1. Limited time only! Sign up for a free 30min personal tutor trial with Chegg Tutors
    Dismiss Notice
Dismiss Notice
Join Physics Forums Today!
The friendliest, high quality science and math community on the planet! Everyone who loves science is here!

Future options as a Physics teacher

  1. Apr 20, 2015 #1
    Hello all!
    I was wondering if any of you Physics educators could help me realistically size up my future options as a Physics teacher.
    Back story: After receiving my bachelor's degree in business management and simultaneously working in the business world for around 6 years, I became unhappy with my current career trajectory. I quit my job and volunteered to be a teacher overseas for a year. I was placed as a science teacher at a small school where I was basically the science dept. I taught, Physics, Chemistry, Biology, Earth Science, and Physical Science. It was a work load because I had to teach every science subject, but it was also really satisfying to be teaching across the science spectrum everyday. After a year, I really enjoyed it, particularly teaching physics, so I signed on for two more years. After 3 years of teaching there, it was time to come home. I want to continue to teach high-school, physics, so I am now enrolled and pursuing a master of arts in teaching physics degree. Since my undergrad is business, I am taking a large body of prerequisite physics courses for the program(nearly enough for a BS). After I complete the program I know I will be qualified to teach high-school physics, and the dept. head at the community college where I tutor math said the degree would qualify me to teach there as well.

    I am wondering if I will ever have the option to teach at any level higher than that. I really enjoy working with Physics at a higher level, and am afraid that for one, I may become bored by teaching it at a high-school level after a while, and for two, that I will lose my ability to work with it at a higher level if I am not practicing it regularly, particularly the calculus.

    If I did want to return to school down the road and pursue a Phd, would a MAT physics without a BS in Physics even be enough to do that?

    For any high school Physics teachers out there, do you get bored not working with more challenging problems regularly?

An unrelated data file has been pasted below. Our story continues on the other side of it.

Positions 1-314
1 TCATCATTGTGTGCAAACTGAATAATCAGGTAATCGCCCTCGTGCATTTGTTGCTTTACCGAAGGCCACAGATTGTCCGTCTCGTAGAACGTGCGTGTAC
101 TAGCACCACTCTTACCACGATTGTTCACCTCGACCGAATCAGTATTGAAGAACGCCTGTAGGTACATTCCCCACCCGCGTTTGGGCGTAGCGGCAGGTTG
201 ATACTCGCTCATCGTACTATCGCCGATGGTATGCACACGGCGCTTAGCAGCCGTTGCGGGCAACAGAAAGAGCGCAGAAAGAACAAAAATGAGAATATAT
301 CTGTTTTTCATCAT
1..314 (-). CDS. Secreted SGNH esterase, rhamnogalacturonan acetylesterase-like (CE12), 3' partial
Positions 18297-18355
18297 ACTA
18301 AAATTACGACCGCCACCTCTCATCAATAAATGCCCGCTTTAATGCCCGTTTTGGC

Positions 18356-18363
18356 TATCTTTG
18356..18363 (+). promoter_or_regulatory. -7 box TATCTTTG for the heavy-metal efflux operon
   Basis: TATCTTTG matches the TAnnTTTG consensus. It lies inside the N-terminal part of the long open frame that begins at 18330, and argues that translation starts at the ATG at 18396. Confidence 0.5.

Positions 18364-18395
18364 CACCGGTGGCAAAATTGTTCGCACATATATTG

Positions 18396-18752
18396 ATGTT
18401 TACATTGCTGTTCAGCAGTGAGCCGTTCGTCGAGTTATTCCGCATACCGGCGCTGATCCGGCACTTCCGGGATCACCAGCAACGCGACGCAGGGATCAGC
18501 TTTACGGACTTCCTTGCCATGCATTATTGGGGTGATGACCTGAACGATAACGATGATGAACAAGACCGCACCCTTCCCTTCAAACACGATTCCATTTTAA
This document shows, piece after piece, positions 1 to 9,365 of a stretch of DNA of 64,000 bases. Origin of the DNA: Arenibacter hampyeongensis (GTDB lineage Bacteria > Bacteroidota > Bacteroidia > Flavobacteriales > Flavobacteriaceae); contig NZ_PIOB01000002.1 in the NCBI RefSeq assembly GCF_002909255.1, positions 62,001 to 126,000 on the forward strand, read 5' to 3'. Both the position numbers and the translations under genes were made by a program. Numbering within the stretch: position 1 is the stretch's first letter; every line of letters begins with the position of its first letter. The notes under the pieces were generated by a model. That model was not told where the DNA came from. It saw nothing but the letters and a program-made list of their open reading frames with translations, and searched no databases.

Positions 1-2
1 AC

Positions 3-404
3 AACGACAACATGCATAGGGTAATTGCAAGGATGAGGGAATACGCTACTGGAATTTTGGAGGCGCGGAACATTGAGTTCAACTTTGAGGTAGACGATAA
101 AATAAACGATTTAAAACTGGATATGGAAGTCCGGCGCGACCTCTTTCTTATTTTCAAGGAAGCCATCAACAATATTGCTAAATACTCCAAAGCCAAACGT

Any wise words are appreciated.
  2. jcsd
  3. Apr 20, 2015 #2

    Quantum Defect

    User Avatar
    Homework Helper
    Gold Member

    In times gone by, Community College teachers often had Masters degrees. These days, there are lots and lots of PhDs looking for jobs. The glut of PhDs means that Community Colleges are hiring more PhDs. Most other universities will only hire PhDs, as well.

    There may be some "typical" PhD programs that would be willing to take on someone with a MAT who is interested in pursuing a PhD in physics, but I suspect that most places want to see a BS in physics or a related area. Most programs want you in the lab doing experiments/theory for most of your tenure in grad school. There is not a lot of encouragement for you to spend time on learning to teach. With that said, some schools have PhD programs in Physics Education. I would look at schools with these Programs as being a better match for your background, but again, these places want you to do original research, albeit in education.
  4. Apr 20, 2015 #3
    That's a really good point. I hadn't thought about pursuing Physics education at a higher level. Thanks for the input.
  5. Apr 20, 2015 #4

    Quantum Defect

    User Avatar
    Homework Helper
    Gold Member

    CU has a very strong program in this: http://www.colorado.edu/physics/EducationIssues/index.htm

    I couldn't see what the pre-reqs were for people interested in entering the program.
  6. Apr 20, 2015 #5


    User Avatar
    Staff Emeritus
    Science Advisor
    Gold Member

    I teach physics at a community college in California, and I've been involved in the hiring process for part-time and full-time faculty. To teach at a community college in California, you have to have certain minimum qualifications, called FSAs, which are enshrined in the ed code. I'd never heard of an MAT before this, but I'm pretty sure it doesn't meet the FSA for physics. That means you can't be hired in this state to teach physics at a community college, even at the adjunct level. Even if you had a regular master's degree, you would probably have a hard time finding anything but part-time work. For full-time positions, we usually have plenty of people with PhDs in the applicant pool.

    If your goal is to teach at the community college level, a possible career path would be to get a job teaching high school, but meanwhile obtain a master's degree. Even if the master's degree didn't eventually lead to a community college job, it would increase your pay as a high school teacher.
  7. Apr 20, 2015 #6


    User Avatar

    Staff: Mentor

    As you can see from Ben's remarks, the qualifications required for community college teaching varies from state to state.

    At 4-year colleges and universities, you pretty much have to have a Ph.D., except maybe for some adjunct (part-time) positions if they can't find a Ph.D. to fill the spot. But adjunct positions are probably used mainly for introductory courses anyway, not things like Griffiths-level E&M or QM.
Share this great discussion with others via Reddit, Google+, Twitter, or Facebook